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William Wordsworth
Complete Poetical Works

ECCLESIASTICAL SONNETS

PART III

FROM THE RESTORATION TO THE PRESENT TIMES

When I came to this part of the series I had the dream described
in this Sonnet. The figure was that of my daughter, and the whole
passed exactly as here represented. The Sonnet was composed on the
middle road leading from Grasmere to Ambleside: it was begun as I
left the last house of the vale, and finished, word for word as it
now stands, before I came in view of Rydal. I wish I could say the
same of the five or six hundred I have written: most of them were
frequently retouched in the course of composition, and, not a few,
laboriously.

I have only further to observe that the intended Church which
prompted these Sonnets was erected on Coleorton Moor towards the
centre of a very populous parish between three and four miles from
Ashby-de-la-Zouch, on the road to Loughborough, and has proved, I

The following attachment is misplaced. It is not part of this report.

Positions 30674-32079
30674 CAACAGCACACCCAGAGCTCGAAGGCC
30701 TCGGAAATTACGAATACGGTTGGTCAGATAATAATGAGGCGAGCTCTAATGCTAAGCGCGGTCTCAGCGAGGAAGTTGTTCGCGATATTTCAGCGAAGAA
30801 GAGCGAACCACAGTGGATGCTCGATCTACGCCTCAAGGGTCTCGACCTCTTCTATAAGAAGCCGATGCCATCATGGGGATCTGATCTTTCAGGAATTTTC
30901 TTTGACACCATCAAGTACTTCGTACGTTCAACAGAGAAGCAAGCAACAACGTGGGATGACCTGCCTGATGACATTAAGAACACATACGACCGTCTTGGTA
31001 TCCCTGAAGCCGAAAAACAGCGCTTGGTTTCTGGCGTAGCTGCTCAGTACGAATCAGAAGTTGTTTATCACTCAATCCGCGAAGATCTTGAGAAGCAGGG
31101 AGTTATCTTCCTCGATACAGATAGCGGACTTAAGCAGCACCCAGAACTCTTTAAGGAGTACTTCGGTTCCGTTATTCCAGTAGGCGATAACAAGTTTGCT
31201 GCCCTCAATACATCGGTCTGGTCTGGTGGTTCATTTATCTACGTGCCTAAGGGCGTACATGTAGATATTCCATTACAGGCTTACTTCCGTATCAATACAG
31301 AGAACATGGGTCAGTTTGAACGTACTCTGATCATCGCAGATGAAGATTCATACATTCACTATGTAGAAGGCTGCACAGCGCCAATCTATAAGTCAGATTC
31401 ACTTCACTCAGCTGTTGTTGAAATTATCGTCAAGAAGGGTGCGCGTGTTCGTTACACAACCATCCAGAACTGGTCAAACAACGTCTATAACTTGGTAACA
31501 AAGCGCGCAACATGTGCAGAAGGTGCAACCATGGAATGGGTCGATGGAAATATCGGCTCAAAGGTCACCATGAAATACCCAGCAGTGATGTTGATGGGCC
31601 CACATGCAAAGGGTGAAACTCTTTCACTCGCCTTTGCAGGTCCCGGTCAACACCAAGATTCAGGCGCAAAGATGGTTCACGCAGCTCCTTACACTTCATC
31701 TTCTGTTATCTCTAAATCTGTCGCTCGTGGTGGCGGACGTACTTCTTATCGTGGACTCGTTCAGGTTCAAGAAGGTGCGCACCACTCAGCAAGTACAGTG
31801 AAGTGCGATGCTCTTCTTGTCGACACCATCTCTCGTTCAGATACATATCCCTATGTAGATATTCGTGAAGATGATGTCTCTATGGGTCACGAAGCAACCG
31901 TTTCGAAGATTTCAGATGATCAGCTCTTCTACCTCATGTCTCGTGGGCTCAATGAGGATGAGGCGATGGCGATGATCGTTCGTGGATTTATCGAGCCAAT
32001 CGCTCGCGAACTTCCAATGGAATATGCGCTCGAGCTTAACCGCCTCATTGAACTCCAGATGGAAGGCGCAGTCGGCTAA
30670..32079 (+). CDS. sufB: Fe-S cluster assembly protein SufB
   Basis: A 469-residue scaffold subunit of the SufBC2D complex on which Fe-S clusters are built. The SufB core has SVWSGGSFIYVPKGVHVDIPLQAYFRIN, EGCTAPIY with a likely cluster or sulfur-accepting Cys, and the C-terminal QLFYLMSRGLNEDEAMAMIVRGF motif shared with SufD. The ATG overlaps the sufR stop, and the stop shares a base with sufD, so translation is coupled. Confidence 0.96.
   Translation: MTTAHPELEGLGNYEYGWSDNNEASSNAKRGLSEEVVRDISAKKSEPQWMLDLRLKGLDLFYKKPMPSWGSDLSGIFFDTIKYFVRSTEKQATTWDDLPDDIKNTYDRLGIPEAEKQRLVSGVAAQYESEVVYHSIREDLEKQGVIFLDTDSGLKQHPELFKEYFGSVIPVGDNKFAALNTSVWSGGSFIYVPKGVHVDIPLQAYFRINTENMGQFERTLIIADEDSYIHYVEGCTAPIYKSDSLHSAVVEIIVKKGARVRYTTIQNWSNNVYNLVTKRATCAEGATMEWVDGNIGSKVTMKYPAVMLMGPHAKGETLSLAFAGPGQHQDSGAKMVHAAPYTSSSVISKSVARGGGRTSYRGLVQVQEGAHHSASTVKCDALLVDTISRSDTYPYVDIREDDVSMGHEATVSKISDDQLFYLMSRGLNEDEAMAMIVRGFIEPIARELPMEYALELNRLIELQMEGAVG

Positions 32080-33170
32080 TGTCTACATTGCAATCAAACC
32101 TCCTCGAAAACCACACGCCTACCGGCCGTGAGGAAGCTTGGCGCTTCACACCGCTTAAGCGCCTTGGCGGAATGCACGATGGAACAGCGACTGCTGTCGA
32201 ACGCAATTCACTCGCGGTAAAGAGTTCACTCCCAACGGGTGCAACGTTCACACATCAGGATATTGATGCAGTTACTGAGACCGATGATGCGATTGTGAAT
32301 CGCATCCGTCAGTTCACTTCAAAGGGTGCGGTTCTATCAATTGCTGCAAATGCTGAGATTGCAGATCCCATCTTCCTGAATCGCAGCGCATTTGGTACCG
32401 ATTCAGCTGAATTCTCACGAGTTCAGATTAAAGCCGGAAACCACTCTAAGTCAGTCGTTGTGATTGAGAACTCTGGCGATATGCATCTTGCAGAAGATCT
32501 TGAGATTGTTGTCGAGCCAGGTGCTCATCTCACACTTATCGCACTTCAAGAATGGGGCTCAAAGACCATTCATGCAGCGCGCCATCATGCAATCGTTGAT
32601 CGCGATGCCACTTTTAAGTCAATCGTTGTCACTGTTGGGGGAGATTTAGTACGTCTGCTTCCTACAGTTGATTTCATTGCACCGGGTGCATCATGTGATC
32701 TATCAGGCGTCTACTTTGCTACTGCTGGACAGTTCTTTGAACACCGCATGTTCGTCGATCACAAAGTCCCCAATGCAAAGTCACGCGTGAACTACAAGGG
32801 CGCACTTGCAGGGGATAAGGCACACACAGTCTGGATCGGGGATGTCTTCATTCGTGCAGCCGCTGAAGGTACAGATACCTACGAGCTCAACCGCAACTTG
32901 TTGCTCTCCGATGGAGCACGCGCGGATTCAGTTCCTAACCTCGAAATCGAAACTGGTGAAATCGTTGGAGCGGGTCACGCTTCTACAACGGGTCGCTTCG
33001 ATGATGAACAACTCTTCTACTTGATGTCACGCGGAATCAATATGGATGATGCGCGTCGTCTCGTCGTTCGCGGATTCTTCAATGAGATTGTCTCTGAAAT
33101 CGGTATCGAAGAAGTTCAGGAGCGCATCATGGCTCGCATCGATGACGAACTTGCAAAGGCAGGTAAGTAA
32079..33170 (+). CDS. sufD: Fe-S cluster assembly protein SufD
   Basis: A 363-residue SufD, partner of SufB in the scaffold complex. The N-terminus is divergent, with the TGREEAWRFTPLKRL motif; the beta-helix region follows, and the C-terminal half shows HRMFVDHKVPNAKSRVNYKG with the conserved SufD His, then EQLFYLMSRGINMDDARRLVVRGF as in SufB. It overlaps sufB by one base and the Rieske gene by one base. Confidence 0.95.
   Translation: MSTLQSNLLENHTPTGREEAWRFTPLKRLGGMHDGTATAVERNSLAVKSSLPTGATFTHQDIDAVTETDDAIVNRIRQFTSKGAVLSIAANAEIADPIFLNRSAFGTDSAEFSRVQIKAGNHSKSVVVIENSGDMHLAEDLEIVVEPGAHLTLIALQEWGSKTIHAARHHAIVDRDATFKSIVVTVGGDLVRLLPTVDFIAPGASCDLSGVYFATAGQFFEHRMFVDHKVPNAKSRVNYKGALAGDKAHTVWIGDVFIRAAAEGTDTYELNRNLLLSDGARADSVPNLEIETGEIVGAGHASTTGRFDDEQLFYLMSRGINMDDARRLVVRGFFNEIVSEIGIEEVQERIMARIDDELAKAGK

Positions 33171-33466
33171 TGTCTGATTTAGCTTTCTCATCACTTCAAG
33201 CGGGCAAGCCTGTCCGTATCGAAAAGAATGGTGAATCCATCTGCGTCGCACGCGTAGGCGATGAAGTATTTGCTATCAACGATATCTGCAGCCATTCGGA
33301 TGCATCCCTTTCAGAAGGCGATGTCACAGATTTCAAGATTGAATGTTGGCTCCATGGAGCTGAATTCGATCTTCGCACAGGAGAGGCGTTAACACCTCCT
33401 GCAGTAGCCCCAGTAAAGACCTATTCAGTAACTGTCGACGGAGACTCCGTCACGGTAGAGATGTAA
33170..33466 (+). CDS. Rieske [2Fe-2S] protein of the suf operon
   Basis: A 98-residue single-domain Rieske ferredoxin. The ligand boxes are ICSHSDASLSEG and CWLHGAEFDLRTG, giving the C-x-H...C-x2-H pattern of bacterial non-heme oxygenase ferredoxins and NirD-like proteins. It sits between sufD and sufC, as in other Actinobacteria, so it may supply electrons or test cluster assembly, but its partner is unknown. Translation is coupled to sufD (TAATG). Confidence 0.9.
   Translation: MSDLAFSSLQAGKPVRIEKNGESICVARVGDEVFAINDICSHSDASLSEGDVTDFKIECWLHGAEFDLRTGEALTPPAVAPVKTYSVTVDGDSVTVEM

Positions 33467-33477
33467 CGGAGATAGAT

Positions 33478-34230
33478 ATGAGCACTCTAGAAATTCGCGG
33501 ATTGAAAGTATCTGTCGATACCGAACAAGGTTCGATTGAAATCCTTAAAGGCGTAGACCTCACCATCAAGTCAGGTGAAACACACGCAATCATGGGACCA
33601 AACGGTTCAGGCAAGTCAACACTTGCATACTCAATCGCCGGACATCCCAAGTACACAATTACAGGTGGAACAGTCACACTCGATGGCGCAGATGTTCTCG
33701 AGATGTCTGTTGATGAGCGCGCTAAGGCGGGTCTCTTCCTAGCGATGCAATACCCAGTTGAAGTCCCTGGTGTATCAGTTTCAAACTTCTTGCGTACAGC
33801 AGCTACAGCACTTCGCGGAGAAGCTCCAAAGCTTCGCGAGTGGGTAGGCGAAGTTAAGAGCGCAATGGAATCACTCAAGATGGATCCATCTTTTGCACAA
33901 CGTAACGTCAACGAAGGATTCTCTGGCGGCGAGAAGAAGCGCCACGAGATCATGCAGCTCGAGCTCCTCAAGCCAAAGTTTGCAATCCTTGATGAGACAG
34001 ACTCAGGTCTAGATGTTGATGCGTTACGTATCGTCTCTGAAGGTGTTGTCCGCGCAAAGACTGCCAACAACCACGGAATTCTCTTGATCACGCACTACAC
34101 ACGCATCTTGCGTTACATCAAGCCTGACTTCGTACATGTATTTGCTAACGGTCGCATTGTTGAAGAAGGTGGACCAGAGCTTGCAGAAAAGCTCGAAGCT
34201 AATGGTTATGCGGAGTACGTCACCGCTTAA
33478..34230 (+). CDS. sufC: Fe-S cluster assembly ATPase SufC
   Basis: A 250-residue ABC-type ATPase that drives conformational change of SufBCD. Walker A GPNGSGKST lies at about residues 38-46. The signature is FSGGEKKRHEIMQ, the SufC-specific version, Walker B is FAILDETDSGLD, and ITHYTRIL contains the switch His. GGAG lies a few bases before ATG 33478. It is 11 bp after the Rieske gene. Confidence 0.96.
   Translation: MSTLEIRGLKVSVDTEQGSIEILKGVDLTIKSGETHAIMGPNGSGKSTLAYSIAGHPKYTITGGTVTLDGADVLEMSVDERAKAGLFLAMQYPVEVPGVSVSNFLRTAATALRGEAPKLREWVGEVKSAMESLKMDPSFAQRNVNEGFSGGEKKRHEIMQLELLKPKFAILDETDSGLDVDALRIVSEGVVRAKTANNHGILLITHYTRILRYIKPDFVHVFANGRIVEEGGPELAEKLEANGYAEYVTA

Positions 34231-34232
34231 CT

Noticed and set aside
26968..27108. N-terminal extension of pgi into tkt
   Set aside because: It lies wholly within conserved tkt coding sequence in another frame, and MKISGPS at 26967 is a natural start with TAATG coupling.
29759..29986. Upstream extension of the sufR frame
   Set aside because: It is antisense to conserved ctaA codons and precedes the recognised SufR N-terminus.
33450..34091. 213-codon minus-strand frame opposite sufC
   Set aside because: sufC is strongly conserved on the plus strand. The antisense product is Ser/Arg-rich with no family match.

believe, a great benefit to the neighbourhood.

I

I SAW the figure of a lovely Maid
Seated alone beneath a darksome tree,
Whose fondly-overhanging canopy
Set off her brightness with a pleasing shade.
No Spirit was she; 'that' my heart betrayed,
For she was one I loved exceedingly;
But while I gazed in tender reverie
(Or was it sleep that with my Fancy played?)
The bright corporeal presence--form and face--
Remaining still distinct grew thin and rare,
Like sunny mist;--at length the golden hair,
Shape, limbs, and heavenly features, keeping pace
Each with the other in a lingering race
Of dissolution, melted into air.